An original blend of hardboiled crime fiction and horror – Zombie Noir.
Pat O’Hare is the only (living) private detective in Farrelton, a crime-ridden city still recovering from the ravages of an undead uprising. Pat is hired to find the missing granddaughter of a rich industrialist. But, what starts out as simple enough job turns into a fight for survival as he finds himself pulled into a deadly mystery where nobody can be trusted. Helped only by a trigger happy ex-cop and a washed up boxer with a pathological fear of trees, Pat has to use every trick in the book just to stay alive.
Caught between corrupt police, gun-wielding hitmen and a ruthless crime lord, Pat soon learns that the zombies are not the most dangerous creatures in town.
I moved my head, then instantly regretted it. There was a lump the size of a small dinosaur egg on the side of my head and it throbbed like it was trying to hatch. I groaned, gingerly lifting myself to a sitting position. I felt like I had three of the world’s worst hangovers, all rolled into one. And each of those had a hangover of its own.
‘Ah, you’re awake.’
A man sat perched on the edge of the toilet. He was small, almost gnome-like. His legs dangled over the edge of the toilet, barely touching the floor. He grinned with a mouth that contained way too many teeth. A thin pencil moustache hovered over his upper lip.
‘Who’re you?’ I asked. I pushed my hands against the side of the tub, lifting myself up.
‘Please, don’t get up,’ said the man. He spoke with perfect intonation, each word rolling gently off the tongue. Nobody I knew had an accent like that. Had to be British.
I ignored him, rising to my feet.
‘Maybe you misunderstood,’ the man said. ‘When I say don’t get up, I’m not being polite. I mean it, don’t get up. I prefer you laying down.’
‘What’re you going to do?’ I asked, standing straight. ‘Bite my kneecaps?’
He raised his voice. ‘Max, could I have some assistance in here?’
The bathroom door swung open and the void was filled by a monster of a man. His shoulders rubbed against both sides of the door frame at the same time. He was crouching slightly, otherwise his head wouldn’t have fitted under the lintel. He wore a T-shirt the size of a body bag, stretched tight across thick balloon-like muscles. A long mane of greasy hair fell across his eyes.
‘Yuh?’ the big man grunted. His lower jaw hung slack, like it was too much mental effort to keep his mouth closed.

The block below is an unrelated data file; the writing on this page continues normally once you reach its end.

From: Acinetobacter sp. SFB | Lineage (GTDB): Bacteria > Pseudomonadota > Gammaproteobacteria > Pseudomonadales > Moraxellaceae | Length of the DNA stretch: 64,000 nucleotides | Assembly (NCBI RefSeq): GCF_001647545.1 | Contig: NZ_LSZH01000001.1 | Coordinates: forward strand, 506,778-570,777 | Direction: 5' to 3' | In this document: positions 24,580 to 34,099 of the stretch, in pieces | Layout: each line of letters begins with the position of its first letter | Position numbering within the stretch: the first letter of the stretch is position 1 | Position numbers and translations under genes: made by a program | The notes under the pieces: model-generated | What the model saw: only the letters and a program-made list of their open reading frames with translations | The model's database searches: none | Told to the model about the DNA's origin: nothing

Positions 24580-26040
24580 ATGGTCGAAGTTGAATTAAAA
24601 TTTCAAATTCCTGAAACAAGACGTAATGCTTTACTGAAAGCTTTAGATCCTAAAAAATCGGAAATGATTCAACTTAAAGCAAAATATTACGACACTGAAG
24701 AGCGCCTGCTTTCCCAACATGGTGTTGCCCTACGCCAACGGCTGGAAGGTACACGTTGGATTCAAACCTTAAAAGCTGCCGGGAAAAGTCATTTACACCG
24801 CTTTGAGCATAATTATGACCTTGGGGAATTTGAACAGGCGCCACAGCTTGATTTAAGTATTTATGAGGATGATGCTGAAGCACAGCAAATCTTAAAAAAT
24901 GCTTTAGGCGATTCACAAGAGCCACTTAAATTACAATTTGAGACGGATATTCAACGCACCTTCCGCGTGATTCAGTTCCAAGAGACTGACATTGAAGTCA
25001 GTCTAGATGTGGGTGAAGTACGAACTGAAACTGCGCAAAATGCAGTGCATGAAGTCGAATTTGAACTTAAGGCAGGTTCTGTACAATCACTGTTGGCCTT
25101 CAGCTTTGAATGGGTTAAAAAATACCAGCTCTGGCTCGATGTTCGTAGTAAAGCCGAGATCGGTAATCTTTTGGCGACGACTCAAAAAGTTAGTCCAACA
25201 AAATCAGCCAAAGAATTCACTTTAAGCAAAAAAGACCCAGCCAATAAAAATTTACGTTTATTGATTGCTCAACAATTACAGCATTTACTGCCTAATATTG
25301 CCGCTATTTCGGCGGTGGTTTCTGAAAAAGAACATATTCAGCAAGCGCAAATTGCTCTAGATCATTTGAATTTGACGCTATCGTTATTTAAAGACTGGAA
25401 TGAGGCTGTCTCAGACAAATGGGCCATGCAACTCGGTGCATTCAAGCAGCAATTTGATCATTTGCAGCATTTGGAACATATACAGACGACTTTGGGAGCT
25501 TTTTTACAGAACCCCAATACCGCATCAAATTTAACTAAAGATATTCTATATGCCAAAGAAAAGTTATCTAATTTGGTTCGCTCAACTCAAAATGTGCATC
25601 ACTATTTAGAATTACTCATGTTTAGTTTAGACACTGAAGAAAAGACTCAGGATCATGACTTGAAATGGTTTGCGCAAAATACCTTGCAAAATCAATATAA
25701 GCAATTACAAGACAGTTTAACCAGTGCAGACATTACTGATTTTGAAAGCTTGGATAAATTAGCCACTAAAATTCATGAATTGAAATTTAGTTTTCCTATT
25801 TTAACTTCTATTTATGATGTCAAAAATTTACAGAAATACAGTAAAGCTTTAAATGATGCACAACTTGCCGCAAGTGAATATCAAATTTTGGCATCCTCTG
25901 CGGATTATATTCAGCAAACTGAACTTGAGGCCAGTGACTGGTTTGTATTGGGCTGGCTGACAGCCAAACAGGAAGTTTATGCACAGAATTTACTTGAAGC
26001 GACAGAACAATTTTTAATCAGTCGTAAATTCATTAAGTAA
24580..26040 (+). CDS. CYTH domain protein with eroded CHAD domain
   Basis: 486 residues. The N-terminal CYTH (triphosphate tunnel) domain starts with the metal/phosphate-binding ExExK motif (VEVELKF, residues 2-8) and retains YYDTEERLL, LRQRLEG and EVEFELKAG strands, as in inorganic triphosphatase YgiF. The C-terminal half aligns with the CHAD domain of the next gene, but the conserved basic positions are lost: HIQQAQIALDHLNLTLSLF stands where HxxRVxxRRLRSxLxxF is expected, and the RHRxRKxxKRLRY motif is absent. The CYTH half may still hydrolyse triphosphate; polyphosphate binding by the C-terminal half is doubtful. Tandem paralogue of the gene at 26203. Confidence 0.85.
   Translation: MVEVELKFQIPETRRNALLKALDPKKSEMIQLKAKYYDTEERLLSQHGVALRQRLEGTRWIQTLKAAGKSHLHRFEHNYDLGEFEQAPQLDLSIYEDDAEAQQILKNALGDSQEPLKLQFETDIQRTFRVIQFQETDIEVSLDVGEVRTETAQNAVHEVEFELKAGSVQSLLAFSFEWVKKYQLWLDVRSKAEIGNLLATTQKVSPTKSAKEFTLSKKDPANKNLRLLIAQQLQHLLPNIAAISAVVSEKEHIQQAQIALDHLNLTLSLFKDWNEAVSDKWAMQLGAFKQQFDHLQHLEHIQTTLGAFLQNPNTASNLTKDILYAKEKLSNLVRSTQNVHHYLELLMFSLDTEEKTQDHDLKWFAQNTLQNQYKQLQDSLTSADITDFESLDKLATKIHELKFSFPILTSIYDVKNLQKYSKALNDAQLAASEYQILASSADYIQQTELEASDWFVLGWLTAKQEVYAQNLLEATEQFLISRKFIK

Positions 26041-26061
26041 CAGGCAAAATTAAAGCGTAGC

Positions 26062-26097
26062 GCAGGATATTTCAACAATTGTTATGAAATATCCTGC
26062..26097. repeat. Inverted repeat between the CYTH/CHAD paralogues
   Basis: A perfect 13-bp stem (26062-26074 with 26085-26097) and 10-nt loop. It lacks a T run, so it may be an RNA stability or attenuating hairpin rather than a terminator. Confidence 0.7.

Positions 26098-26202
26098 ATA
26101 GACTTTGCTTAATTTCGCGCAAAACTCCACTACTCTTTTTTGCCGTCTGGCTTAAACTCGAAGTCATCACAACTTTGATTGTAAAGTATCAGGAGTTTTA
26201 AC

The small man said, ‘Max, please, could you convince our friend here to lay back down?’
The monster moved fast for such a big man. Before I could react, he’d crossed the bathroom floor and planted a huge fist in my stomach. All of the air whooshed out of my body. My guts felt like they were being turned inside out. I fell to my knees, clutching my stomach. Lights danced in front of my eyes.
It took a while before I could breathe without feeling the need to puke. I wheezed. ‘Damn, how’d you get so big? Your Mama drop you in a vat of steroids when you were a baby?’
The big man smiled, although there was no warmth. He was like an alligator that had lost its shirt on the Kentucky Derby and was looking for someone to take it out on.
‘Very droll,’ said the smaller man. ‘Now, you’re probably wondering what we’re doing here in your apartment.’
‘It did occur to me.’
‘Then let me introduce myself. My name is Sam and I shall be your torturer for the evening.’
Stuart McLean (aka CS McLean) is a writer currently living in St Albans. He studied Chemistry at the University of Hertfordshire – although, this was back in the days when the Premiership was still called Division One and Hatfield was still a Polytechnic.
He was shortlisted for the first Margery Allingham short story competition, and was twice shortlisted for the Bloody Scotland short story competition.
Stuart was a finalist in the 2016 Bloody Scotland Pitch Perfect competition, in which he pitched his brand of zombie noir to a largely bewildered group of panellists. He was also chosen as one of the 2018 Bloody Scotland Crime in the Spotlight authors, a platform to highlight new and emerging crime writers.
When not writing, Stuart likes to play various musical instruments, all very badly; guitar, ukulele, trumpet and harmonica. But, not at the same time.